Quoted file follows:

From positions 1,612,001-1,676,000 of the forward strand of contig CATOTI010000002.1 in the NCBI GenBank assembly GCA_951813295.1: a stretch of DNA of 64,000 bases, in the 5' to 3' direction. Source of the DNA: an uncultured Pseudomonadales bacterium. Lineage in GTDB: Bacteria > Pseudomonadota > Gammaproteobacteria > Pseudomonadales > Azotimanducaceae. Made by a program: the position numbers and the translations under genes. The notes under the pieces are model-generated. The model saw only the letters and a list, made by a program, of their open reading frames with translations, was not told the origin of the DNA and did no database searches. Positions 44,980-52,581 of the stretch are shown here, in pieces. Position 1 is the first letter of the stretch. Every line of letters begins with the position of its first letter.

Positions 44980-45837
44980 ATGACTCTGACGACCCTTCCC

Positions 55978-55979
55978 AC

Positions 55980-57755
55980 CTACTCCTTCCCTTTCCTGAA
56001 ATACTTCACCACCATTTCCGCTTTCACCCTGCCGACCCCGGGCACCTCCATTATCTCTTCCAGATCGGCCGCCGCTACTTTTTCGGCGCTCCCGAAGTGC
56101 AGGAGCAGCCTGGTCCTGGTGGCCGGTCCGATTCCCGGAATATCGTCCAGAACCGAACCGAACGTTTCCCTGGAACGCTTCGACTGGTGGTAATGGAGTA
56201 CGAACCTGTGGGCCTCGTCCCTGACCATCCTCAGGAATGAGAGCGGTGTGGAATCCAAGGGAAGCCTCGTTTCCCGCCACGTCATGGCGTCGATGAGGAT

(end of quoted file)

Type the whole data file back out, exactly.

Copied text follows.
From positions 1,612,001-1,676,000 of the forward strand of contig CATOTI010000002.1 in the NCBI GenBank assembly GCA_951813295.1: a stretch of DNA of 64,000 bases, in the 5' to 3' direction. Source of the DNA: an uncultured Pseudomonadales bacterium. Lineage in GTDB: Bacteria > Pseudomonadota > Gammaproteobacteria > Pseudomonadales > Azotimanducaceae. Made by a program: the position numbers and the translations under genes. The notes under the pieces are model-generated. The model saw only the letters and a list, made by a program, of their open reading frames with translations, was not told the origin of the DNA and did no database searches. Positions 44,980-52,581 of the stretch are shown here, in pieces. Position 1 is the first letter of the stretch. Every line of letters begins with the position of its first letter.

Positions 44980-45837
44980 ATGACTCTGACGACCCTTCCC

Positions 55978-55979
55978 AC

Positions 55980-57755
55980 CTACTCCTTCCCTTTCCTGAA
56001 ATACTTCACCACCATTTCCGCTTTCACCCTGCCGACCCCGGGCACCTCCATTATCTCTTCCAGATCGGCCGCCGCTACTTTTTCGGCGCTCCCGAAGTGC
56101 AGGAGCAGCCTGGTCCTGGTGGCCGGTCCGATTCCCGGAATATCGTCCAGAACCGAACCGAACGTTTCCCTGGAACGCTTCGACTGGTGGTAATGGAGTA
56201 CGAACCTGTGGGCCTCGTCCCTGACCATCCTCAGGAATGAGAGCGGTGTGGAATCCAAGGGAAGCCTCGTTTCCCGCCACGTCATGGCGTCGATGAGGAT